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World Cancer Day: Working to Reduce Cancer Worldwide

By HERWriter
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Cancer related image Photo: Getty Images

“Cancer can be prevented.” That was the theme of this year’s World Cancer Day, observed on February 4, 2011. World Cancer Day is an annual event promoted by the Union for International Cancer Control (UICC) to help people around the world be more aware of cancer and how it can be prevented, detected and treated.

Every year, over 12.7 million people are diagnosed with cancer and 7.6 million people around the world die from the disease. By the year 2030, those numbers are expected to reach 26 million diagnoses and 17 million deaths. Research shows that 30 to 40 percent of cancers can be prevented. One-third of existing cancers can be cured if they are diagnosed early and receive appropriate and timely treatment.

The goal of World Cancer Day is to significantly reduce cancer around the world by the year 2020. Organizers have created a World Cancer Declaration to establish common goals that all government officials, public health experts, and cancer advocates can agree to work toward.

Key points in the declaration include:

• Effective cancer control programs
• Significant decreases in tobacco and alcohol use as well as obesity
• Universal vaccinations programs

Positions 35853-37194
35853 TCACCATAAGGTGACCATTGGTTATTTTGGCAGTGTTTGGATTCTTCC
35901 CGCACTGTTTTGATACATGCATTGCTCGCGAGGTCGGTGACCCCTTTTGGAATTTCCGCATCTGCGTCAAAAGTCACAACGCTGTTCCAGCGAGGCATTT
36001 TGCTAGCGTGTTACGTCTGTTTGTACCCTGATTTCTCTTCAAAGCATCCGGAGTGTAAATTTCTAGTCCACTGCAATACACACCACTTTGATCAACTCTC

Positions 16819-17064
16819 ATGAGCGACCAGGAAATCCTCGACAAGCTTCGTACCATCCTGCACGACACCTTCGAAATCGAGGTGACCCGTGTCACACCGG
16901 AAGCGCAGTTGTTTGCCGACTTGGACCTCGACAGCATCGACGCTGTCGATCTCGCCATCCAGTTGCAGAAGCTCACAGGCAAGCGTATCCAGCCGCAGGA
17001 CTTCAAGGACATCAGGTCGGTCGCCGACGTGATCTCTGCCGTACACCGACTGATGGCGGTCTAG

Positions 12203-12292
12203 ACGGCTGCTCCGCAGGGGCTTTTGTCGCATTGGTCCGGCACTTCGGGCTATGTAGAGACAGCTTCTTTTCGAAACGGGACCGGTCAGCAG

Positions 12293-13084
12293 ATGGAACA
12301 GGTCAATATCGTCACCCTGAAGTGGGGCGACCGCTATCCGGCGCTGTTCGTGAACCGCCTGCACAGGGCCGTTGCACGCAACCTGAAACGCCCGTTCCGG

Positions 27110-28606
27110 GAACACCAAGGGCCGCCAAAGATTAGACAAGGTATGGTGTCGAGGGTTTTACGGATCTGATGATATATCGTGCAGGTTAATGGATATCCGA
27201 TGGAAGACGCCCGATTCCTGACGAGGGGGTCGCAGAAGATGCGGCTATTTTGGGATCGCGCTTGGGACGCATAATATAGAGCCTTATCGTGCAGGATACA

• Better methods to diagnose cancer
• Improved training for medical staff
• Universal availability of effective pain medication
• Dispelling myths and misconceptions about cancer
• Better survival rates for cancer

UICC is encouraging the following action to achieve the goals listed in the declaration:

• Place cancer on the political agenda
• Improve cancer prevention and early detection
• Provide better access to treatment for cancer patients around the world

In addition to bringing cancer to the attention of government and health care officials, the World Cancer Declaration provides a way for individuals declare their support of these health initiatives. You can learn more about the declaration and add your signature to over 500,000 others by visiting the World Cancer Day website.

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We value and respect our HERWriters' experiences, but everyone is different. Many of our writers are speaking from personal experience, and what's worked for them may not work for you. Their articles are not a substitute for medical advice, although we hope you can gain knowledge from their insight.